When I was 18, I had a huge crush on a straight boy.
I had lots of crushes that year, but something about this felt different. We had a connection. I told myself that I knew better; that he was probably just closeted, or couldn’t accept it for himself, that his queerness was a secret to even him. At the time, it didn’t feel so ridiculous—after all, he was funny, musical, fastidious with his appearance, and a bit feminine. I refused to believe in the straightness that was right in front of me, convincing myself that he was just a closet case.
Every queer person has had a crush like this. Most of us grow up and grow out of them. Whatever the reason, it happens often enough to be a trope. It’s one of those shared experiences that most queer people have knowledge of. And because of the possibility of the closetedness, we hope that the truth is not really the truth — that by our detection of the potentiality of queerness, we might be able to tease it out and bring it to life.
In a recent interview with Rolling Stone, Shawn Mendes talked about how he feels an intense pressure to demonstrate his straightness. Since his star started rising, the Internet has been itching to claim him for the LGBT community. If you go on Youtube or Twitter, it’s hard to miss. People pick apart his voice, his clothes, his mannerisms, the way he sits—everything about him—in hopes of finding some clue pointing to his queerness. It’s clear that this apparent queerness is not an intentional performance on his part. He’s not queerbaiting. He’s just…being Shawn Mendes. And while he didn’t think anything bad of being gay, he still felt very affected by the scrutiny, attention, and analysis.
Eve Sedgwick’s 1990 queer theory text, The Epistemology of the Closet, speaks to this idea of secrecy and signification. It argues that queerness has been historically imagined as a relationship to privileged knowledge; the closet defined you by your site inside and outside of this knowledge, a collective identity based on an open secret. Queerness was built into people, and it couldn’t help but bubble out in moments of secrecy or divulgence. The epistemology of the closet posits, in a way, that it takes one to know one — the existence of queerness is hinted at by the presence of deviant traits, and shared knowledge of these traits forms the basis of a shared identity.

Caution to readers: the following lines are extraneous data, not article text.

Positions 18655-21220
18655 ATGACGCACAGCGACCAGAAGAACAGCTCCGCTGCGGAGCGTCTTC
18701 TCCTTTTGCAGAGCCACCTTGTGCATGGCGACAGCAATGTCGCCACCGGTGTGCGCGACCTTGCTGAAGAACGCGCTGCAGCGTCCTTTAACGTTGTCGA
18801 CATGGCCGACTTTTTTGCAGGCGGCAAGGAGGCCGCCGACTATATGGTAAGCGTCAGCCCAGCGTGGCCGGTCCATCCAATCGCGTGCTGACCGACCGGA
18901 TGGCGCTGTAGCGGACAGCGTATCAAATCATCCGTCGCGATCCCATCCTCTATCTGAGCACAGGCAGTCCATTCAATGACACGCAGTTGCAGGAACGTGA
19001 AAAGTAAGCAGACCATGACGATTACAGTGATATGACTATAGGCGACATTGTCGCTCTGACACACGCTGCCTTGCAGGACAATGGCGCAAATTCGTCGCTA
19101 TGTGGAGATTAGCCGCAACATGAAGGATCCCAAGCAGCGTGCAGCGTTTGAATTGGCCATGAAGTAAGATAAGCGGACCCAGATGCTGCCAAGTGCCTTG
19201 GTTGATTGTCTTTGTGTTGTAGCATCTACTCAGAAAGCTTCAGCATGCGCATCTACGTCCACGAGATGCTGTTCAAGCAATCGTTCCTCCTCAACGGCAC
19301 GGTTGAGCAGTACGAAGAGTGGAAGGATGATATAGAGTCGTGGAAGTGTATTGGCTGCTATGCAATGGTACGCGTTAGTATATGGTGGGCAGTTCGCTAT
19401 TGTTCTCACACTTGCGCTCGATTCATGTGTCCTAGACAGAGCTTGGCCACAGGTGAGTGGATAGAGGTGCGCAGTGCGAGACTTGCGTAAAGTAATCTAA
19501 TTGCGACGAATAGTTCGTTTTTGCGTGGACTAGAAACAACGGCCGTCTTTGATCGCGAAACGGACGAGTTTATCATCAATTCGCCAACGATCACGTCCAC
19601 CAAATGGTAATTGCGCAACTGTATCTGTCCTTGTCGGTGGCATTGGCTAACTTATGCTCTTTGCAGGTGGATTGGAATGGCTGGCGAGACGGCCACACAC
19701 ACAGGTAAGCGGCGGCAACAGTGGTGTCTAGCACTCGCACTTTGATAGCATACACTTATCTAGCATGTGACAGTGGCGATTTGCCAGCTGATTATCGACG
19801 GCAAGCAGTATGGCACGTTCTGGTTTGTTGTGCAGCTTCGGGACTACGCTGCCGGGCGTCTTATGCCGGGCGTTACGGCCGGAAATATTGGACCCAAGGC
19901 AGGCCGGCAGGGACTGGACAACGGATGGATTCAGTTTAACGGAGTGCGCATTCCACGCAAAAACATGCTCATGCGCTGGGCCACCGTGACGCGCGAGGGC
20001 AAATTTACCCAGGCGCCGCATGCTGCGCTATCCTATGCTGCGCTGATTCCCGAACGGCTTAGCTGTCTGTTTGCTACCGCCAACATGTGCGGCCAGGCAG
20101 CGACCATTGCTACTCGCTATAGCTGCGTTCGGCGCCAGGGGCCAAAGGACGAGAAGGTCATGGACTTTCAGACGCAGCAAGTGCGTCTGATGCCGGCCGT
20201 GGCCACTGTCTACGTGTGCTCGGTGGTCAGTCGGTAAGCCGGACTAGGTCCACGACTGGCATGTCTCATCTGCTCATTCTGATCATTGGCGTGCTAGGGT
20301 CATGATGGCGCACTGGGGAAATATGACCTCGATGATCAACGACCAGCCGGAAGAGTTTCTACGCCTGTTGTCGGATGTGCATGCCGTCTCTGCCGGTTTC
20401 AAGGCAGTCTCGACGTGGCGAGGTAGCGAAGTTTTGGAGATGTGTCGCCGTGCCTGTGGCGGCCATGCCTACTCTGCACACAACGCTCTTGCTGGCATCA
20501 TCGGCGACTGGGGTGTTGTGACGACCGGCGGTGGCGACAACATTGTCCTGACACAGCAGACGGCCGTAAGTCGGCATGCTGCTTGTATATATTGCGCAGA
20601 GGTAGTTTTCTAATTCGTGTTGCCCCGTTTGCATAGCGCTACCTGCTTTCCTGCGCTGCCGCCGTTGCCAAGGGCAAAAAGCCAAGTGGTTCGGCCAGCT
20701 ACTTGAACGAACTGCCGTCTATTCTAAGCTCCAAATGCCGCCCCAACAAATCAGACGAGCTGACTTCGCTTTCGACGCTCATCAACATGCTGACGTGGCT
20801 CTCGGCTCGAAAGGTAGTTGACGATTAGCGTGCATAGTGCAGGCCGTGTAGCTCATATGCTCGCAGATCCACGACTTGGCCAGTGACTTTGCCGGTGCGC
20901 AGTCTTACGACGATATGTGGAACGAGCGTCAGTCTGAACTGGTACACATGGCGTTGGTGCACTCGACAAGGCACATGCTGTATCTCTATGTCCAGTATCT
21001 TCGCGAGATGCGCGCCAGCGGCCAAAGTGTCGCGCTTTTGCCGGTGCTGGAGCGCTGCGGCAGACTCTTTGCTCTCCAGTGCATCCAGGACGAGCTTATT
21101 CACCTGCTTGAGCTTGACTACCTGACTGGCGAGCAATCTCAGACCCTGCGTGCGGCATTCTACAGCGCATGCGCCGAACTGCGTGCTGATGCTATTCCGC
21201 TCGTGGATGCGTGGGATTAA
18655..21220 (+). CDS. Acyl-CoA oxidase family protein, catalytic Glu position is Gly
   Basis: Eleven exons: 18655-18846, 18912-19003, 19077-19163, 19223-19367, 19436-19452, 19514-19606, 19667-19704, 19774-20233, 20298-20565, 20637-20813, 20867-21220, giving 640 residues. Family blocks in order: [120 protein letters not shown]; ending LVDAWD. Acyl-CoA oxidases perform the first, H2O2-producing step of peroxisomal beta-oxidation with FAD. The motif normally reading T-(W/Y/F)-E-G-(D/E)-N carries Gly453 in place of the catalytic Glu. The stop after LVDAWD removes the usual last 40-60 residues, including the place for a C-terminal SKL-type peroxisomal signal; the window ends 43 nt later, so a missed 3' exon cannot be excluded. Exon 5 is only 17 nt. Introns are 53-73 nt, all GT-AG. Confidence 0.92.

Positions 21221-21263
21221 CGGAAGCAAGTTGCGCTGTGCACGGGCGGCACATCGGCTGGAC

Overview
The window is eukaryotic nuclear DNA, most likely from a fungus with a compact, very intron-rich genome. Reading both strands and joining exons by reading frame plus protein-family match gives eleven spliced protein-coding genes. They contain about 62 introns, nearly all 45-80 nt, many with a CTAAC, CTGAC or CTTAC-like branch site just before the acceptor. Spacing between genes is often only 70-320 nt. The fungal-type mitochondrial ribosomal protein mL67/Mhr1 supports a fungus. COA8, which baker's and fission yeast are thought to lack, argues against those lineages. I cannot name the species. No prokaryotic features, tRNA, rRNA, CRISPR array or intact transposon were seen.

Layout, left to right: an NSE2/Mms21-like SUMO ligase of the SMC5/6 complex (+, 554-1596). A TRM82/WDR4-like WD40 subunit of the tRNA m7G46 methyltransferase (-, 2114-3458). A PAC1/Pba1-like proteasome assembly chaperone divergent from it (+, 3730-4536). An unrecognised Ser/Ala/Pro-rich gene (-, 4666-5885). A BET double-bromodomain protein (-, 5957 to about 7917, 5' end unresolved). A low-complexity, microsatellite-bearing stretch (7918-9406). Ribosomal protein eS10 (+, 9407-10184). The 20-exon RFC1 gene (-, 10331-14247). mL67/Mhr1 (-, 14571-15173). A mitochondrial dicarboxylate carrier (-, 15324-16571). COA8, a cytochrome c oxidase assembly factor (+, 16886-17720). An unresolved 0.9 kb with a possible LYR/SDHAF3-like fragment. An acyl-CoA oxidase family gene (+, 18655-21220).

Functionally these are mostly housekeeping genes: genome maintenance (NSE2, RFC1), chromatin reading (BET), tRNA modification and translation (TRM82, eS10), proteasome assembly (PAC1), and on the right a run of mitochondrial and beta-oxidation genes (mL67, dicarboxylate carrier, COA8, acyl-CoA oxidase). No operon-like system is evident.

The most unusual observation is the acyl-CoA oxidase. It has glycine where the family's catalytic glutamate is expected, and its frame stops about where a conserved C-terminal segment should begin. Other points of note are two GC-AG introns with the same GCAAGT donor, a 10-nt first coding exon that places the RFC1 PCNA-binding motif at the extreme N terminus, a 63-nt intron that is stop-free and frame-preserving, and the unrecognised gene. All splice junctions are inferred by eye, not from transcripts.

There is no closet, no secret knowledge, no hidden queerness bubbling up under the surface, no implication behind his actions. One’s body is not a sign of anything other than itself.
In the Rolling Stone interview, Mendes recounted to the interviewer experiences watching interviews over and over, studying his own behaviour, worried he was acting a certain way that would give people the wrong impression. He talked about being afraid of saying too much or too little, being comfortable spending time with female friends or doing stereotypically feminine activities.
Reading this interview made me uneasy. Because even though Mendes isn’t gay, that sense of fear, scrutiny, and surveillance is something that almost all gay people know intimately. Having to police our bodies so as not to appear overly feminine, overly masculine, wrongfully desiring, or wrongfully desire-less—these are hallmarks of queer youth. It seems cruel to both ourselves and to others to impose this on a stranger, let alone someone who cannot, by dint of their straightness, be in on the joke.
The New York Times has dubbed this the “age of the twink.” According to the article, the time is right for the celebration of a particular brand of male slimness, smoothness, youngness, and often paleness. Images of men whose bodies and faces may once have been read as overly queer can now be found on runways, playlists, and movie screens. By nature of embodiment alone, queerness is seen and felt, and Mendes seems to fit the bit—heterosexuality aside. To some viewers, then, it feels right to read into him the secrecy and half-truths of queerness. Like our closeted crushes, there’s this same hope that, by dint of this embodiment—in his case, slim, smooth, white, young—he’s in on it too. He may be in the closet, but his body is outside alongside us.
But it isn’t, and he’s not. Shawn Mendes is not in on the joke. His body is not a clue, and his behaviours — how he sits, how he sings, how he talks, and what he shares — don’t tell us anything other than the mere fact of themselves. There is no closet, no secret knowledge, no hidden queerness bubbling up under the surface, no implication behind his actions. One’s body is not a sign of anything other than itself. And just as that holds true for us, it holds true for him.